This issue provides a clinical overview of polymyalgia rheumatica, focusing on risk factors, diagnosis, treatment, and practice improvement. The content of In the Clinic is drawn from the clinical information and education resources of the American College of Physicians (ACP), including MKSAP (Medical Knowledge and Self-Assessment Program). Annals of Internal Medicine editors develop In the Clinic in collaboration with the ACP's Medical Education and Publishing divisions and with the assistance of additional science writers and physician writers.
If your doctor strongly suspects PMR, you will receive a trial of low-dose corticosteroids. Often, the dose is 10–15 milligrams per day of prednisone (Deltasone, Orasone, etc.). If PMR is present, the medicine quickly relieves stiffness. The response to corticosteroids can be dramatic. Sometimes patients are better after only one dose. Improvement can be slower, though. But, if symptoms do not go away after two or three weeks of treatment, the diagnosis of PMR is not likely, and your doctor will consider other causes of your illness.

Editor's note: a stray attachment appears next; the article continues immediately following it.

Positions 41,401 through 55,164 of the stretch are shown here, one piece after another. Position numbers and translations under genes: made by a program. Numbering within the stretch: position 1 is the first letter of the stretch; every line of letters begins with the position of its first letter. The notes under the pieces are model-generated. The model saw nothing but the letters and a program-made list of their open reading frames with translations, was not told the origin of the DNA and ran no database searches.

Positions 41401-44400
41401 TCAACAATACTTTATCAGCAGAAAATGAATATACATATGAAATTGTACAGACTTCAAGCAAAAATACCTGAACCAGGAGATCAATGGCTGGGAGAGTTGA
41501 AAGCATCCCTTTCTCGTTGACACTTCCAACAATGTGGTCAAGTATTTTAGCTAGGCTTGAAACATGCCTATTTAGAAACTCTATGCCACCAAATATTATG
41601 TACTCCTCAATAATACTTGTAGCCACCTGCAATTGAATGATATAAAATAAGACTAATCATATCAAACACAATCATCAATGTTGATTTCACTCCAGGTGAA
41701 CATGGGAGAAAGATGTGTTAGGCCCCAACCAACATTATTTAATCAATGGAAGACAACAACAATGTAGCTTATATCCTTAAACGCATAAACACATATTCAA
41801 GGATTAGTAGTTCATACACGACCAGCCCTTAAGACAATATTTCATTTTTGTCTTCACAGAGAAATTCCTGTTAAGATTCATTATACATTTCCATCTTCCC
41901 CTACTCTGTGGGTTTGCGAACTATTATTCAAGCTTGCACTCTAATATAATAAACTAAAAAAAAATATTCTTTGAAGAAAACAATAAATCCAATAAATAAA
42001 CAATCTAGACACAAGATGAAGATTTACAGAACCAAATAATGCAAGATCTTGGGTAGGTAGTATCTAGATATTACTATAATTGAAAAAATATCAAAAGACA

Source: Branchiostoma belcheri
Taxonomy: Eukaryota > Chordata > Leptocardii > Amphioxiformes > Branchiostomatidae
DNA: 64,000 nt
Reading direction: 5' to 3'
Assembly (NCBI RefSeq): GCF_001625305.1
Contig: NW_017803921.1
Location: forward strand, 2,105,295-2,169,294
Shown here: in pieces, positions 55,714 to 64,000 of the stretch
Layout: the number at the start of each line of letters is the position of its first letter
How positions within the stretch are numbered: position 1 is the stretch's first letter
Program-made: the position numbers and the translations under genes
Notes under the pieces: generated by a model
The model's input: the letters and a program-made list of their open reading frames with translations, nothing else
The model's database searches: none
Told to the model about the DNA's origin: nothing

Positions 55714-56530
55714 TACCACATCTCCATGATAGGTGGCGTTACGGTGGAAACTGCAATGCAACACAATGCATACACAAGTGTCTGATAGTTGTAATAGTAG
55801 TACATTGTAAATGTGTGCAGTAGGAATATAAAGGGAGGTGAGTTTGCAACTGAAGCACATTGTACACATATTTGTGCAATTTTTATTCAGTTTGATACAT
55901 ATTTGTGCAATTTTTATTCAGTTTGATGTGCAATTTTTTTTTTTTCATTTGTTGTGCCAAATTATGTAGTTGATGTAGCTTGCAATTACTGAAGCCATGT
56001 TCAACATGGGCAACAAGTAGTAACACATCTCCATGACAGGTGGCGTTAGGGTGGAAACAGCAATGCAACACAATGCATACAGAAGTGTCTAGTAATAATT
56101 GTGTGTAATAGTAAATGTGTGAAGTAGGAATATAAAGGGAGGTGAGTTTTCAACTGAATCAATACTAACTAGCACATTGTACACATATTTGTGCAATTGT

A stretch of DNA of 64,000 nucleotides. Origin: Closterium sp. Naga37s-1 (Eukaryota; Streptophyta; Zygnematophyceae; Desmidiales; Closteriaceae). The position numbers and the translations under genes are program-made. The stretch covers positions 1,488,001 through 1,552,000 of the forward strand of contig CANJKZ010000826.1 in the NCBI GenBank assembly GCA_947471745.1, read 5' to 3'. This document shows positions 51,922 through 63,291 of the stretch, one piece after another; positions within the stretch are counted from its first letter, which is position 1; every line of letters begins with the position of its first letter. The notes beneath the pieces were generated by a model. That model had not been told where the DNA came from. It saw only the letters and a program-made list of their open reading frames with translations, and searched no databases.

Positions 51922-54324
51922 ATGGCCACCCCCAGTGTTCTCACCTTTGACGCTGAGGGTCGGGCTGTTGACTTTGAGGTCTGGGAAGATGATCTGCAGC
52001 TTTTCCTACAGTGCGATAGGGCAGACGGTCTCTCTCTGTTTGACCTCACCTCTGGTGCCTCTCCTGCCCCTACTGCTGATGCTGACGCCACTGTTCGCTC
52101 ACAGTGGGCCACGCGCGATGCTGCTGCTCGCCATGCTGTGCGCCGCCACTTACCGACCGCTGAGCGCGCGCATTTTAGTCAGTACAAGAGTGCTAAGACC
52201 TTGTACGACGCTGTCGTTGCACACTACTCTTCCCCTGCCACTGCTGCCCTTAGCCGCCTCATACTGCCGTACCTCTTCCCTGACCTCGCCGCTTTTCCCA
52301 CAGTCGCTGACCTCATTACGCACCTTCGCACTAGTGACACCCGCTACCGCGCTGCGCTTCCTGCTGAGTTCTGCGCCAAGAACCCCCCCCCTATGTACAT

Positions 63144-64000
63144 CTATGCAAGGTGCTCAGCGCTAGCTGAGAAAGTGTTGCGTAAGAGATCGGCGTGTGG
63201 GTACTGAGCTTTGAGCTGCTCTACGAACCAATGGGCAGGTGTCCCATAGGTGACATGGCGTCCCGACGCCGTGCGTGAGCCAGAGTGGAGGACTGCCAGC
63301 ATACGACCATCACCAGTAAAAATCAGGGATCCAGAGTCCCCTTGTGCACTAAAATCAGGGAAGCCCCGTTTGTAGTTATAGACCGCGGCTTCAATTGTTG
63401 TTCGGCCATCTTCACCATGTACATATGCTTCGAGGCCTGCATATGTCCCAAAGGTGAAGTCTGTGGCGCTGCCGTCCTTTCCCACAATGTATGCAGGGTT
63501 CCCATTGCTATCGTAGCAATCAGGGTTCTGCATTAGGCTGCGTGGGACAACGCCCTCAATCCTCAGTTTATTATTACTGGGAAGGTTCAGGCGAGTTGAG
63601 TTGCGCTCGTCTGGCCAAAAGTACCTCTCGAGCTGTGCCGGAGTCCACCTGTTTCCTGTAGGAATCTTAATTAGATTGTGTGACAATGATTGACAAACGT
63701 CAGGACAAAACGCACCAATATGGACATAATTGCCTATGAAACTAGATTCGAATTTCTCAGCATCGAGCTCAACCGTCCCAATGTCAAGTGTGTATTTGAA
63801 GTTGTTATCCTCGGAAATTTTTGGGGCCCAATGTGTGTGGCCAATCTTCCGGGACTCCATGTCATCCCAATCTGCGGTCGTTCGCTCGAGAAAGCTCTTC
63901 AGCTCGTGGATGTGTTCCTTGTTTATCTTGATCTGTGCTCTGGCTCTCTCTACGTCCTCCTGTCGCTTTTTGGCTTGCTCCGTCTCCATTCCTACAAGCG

Changes in mood and behaviour - some people actually feel better in themselves when they take steroids. However, steroids may aggravate depression and other mental health problems and they may occasionally cause mental health problems. If this side-effect occurs, it tends to happen within a few weeks of starting treatment and is more likely with higher doses. Some people even become confused, and irritable; they may even develop delusions and suicidal thoughts. These mental health effects can also occur when steroid treatment is being withdrawn. Seek medical advice if worrying mood or behavioural changes occur.